The first piece of the puzzle to fall into place was, again, Star Hits. In particular, it was its penpal section. It was the spring of 1986 when I finally decided to make the first move to wider pastures by putting in a listing. I don’t think that one went anywhere, but I did have a brief correspondence with this one girl from London named Roberta who, at my request, gave me a mixtape of some of the BBC countdown. We also got into an interesting conversation about being a punk, or at least a nonconformist — what it meant, and what it entailed. She really opened my eyes on that. It hadn’t completely occurred to me to openly and publicly embrace being a misfit. It meant not giving in. It meant being true to oneself. It meant respecting others the way you’d want to be respected.
It was me going to the source, really. I wanted someone to explain to me how the UK 80s punks and outcasts lived their lives. I mean, other than the ones slumming and drugging up and lawbreaking, as was the accepted stereotype in the 80s.
This meant me, being of sound mind and body, finally giving my old pathetic life a big fuck you and letting my freak flag fly.
I could get behind that.
Thinking back now, it’s not exactly surprising that I fell for alternative rock so fully and completely. Betwee the nonconformity conversation, the change in social circles, and the quirky mix of popular chart music, it was only a matter of time before I started down that road.
My freshman year ended uneventfully, in that I’d survived a year at a new school, and felt a bit more mature because of it. It was one year past the hell of junior high life, and I actually knew what the hell I was doing now. My high school graduation was that much closer to being a reality.
What job did I have that summer? I don’t even remember at this point. Maybe another season of working at the supermarket, I think. And during that summer, I made it a point to Buy More Records.
Now that I knew more about college rock, and was armed with a shopping list of titles to look for, thanks to Trouser Press, Rolling Stone and Star Hits, I set about hanging around all the record stores whenever my family went shopping at the malls. I knew enough that most of the titles I was looking for weren’t going to be at Mars or the Music Forum. Still, that didn’t keep me from scooping those right up when I did find them. Each time it felt sneaky, like I’d just found a pot of gold in amongst all the pop manure! The Cure’s Happily Ever After at the record store in downtown Greenfield? Sweet! Depeche Mode’s “Shake the Disease” single in the cutout bin at K-Mart? Yoink! I loved it when I found these great titles in the weirdest places!
Another habit of mine that started up about this time was staying up way too late on school nights. I mean, staying up until 1am, after everyone had gone to bed, door closed with just my bedside lamp on, scribbling away in my notebook. I was on the back end of writing the Infamous War Novel at the time, so most of my late nights were spent listening to the radio or my new cassette purchases. Happily Ever After and Standing on a Beach were on heavy rotation, which made the plot of the IWN that much darker in mood. The characters weren’t just fighting a war anymore, they were fighting their own faltering sanity.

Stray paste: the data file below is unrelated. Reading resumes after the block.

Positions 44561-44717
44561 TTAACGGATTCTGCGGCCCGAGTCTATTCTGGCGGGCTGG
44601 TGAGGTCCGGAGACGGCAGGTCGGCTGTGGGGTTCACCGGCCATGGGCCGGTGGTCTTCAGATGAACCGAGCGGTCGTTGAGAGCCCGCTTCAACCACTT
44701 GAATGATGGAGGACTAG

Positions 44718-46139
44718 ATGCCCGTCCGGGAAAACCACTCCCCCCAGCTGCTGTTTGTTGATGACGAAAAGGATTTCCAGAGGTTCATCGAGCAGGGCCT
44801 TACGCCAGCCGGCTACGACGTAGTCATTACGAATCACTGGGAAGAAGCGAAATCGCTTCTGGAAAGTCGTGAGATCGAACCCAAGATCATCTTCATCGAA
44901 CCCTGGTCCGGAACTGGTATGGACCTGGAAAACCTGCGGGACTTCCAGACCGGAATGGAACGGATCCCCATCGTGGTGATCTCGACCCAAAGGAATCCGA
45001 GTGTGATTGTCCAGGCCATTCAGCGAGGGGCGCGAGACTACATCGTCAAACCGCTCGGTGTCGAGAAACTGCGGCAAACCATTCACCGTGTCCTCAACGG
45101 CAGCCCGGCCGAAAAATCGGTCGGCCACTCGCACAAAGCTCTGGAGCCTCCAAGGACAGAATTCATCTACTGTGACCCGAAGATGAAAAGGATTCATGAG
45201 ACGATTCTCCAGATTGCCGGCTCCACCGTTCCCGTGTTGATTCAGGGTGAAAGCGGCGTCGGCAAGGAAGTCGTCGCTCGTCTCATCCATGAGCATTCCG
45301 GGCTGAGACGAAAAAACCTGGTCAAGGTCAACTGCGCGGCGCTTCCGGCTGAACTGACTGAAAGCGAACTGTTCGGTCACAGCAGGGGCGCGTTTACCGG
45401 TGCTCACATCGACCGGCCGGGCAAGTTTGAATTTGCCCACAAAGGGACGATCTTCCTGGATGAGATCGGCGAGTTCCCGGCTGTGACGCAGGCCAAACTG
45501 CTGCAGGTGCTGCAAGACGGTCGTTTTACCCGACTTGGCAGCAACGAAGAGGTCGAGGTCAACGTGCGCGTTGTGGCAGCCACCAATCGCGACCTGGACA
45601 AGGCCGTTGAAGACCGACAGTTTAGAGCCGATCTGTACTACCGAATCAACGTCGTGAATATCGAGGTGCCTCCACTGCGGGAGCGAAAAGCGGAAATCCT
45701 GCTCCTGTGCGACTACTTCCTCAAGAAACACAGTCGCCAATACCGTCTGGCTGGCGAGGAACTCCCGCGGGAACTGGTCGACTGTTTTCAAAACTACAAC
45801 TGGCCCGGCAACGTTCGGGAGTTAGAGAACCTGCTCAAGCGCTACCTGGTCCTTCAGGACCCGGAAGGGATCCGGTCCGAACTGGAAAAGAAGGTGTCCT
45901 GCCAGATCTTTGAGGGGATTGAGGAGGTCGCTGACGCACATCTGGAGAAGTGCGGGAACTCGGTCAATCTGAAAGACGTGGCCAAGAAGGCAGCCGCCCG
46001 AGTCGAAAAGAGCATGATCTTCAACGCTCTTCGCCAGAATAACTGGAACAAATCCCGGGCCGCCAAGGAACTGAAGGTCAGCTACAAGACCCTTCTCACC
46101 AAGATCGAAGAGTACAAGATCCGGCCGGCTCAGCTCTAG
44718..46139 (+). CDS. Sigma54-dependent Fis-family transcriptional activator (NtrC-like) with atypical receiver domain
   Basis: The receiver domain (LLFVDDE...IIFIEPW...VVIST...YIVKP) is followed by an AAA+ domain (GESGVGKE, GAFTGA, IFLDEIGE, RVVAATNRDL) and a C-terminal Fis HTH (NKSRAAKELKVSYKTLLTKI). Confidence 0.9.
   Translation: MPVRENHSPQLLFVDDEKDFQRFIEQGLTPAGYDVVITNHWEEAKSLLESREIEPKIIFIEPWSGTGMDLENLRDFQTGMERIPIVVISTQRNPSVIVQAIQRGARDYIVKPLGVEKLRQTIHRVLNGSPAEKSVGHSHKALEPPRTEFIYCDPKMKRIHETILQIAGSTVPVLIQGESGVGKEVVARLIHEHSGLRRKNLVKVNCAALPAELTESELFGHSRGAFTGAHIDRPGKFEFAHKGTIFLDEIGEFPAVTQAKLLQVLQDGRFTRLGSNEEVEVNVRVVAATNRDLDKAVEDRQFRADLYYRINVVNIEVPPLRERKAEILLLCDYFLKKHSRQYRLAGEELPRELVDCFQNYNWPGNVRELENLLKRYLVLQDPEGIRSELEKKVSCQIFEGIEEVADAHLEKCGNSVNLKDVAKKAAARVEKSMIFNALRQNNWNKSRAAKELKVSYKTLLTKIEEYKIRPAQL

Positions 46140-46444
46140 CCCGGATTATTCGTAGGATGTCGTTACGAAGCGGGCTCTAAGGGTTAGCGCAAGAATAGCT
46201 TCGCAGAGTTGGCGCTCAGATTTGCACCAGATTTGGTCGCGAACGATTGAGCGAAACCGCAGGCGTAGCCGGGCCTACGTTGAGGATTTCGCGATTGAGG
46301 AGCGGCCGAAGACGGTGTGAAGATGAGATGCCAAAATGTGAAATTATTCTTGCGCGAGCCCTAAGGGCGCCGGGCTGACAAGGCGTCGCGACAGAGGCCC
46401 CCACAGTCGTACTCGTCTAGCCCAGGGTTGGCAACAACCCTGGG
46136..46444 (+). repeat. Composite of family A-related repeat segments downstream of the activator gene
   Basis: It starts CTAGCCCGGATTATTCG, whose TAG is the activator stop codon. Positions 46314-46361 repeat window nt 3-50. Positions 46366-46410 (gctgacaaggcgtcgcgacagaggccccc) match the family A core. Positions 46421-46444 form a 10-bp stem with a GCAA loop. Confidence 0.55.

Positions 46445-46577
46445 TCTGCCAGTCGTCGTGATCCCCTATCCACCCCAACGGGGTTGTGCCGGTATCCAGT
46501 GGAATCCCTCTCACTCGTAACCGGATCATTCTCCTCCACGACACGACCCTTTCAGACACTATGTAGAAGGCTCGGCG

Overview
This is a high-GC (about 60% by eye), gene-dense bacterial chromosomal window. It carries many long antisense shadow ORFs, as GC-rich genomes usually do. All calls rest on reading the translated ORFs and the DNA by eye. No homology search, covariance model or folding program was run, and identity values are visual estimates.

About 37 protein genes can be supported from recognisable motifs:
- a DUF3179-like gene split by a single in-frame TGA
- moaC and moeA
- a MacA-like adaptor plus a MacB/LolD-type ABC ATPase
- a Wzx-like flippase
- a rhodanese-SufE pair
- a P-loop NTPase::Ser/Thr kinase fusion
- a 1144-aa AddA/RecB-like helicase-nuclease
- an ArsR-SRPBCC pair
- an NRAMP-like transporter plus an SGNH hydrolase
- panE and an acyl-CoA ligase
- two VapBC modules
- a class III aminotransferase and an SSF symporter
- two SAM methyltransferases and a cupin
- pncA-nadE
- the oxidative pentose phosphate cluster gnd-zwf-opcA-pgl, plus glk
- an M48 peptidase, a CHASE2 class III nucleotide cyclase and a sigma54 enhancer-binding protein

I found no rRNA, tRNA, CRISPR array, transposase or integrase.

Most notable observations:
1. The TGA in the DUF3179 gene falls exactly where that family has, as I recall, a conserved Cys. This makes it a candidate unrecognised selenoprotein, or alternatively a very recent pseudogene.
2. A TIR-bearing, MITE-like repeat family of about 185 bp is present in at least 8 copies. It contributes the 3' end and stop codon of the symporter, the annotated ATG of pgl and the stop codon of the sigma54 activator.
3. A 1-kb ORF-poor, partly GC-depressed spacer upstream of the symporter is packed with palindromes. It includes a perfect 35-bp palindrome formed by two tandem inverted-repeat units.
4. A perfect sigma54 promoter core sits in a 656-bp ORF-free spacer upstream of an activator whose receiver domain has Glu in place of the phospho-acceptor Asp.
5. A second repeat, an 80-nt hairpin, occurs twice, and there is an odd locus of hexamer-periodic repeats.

The late nights on the weekends opened up another avenue for me — cult TV. USA Network had a four-hour show called Night Flight that featured all kinds of wild things — weird videos, video art installments, horror movies from the 50s, art films, and everything in between. I’d stay up and watch it for a few hours, and later would tape them as well. I’d been watching this show off and on since the early 80s, and by 1986 their episodes had gone from low-budget indie and public domain films to relatively recent art-house films and cult classics like 2001: A Space Odyssey and Fantastic Planet. The weirder the films, the more fascinated I became.
Another show that would catch my attention, purelly by chance because they were playing a Woodentops track at the time that I loved, was MTV’s 120 Minutes. To say I was gobsmacked by it from Day One would probably be a lie — at that time they were still figuring out the programming, and who would fit as the host. This was well before the weirdness of Kevin Seal or the snotty hipness of Dave Kendall. We had dorky Alan Hunter, old guard music fan JJ Jackson, and a few others. The playlists were a bit dodgy as well, sometimes featuring Peter Frampton and Vanity alongside the Go-Betweens and Laurie Anderson. [Contrary to popular belief, 120 Minutes didn’t exactly start off as an all-alternative rock show; it was more an AOR-meets-progressive-radio mix inspired by another show on the channel at the time, IRS Records Presents the Cutting Edge. The purely-alternative playlists would solidify by late 1986. An excellent reference site for the show’s playlists can be found at The 120 Minutes Archive.]
Just like the college station I’d found, my reaction to 120 Minutes was “Ah…this is kind of cool. I’ll have to remember to check this out more often.” I toggled between it and Night Flight for a few months through out the summer of 1986, taping episodes as time (and blank tapes) permitted, learning and listening as I went.
This wasn’t about me trying to find a scene, though. It was never about that, because I knew that didn’t exist, at least not in my small home town. The punks and the nonconformists you saw in the movies and on television — even if you knew they were quickly-crafted stereotypes — didn’t exist in my town. We had the jocks, the geeks, the band nerds, the smart kids…but really, there was no alternative scene.
And I was okay with that. For now, at any rate. I had all this new music I could immerse myself in, and that’s all I needed.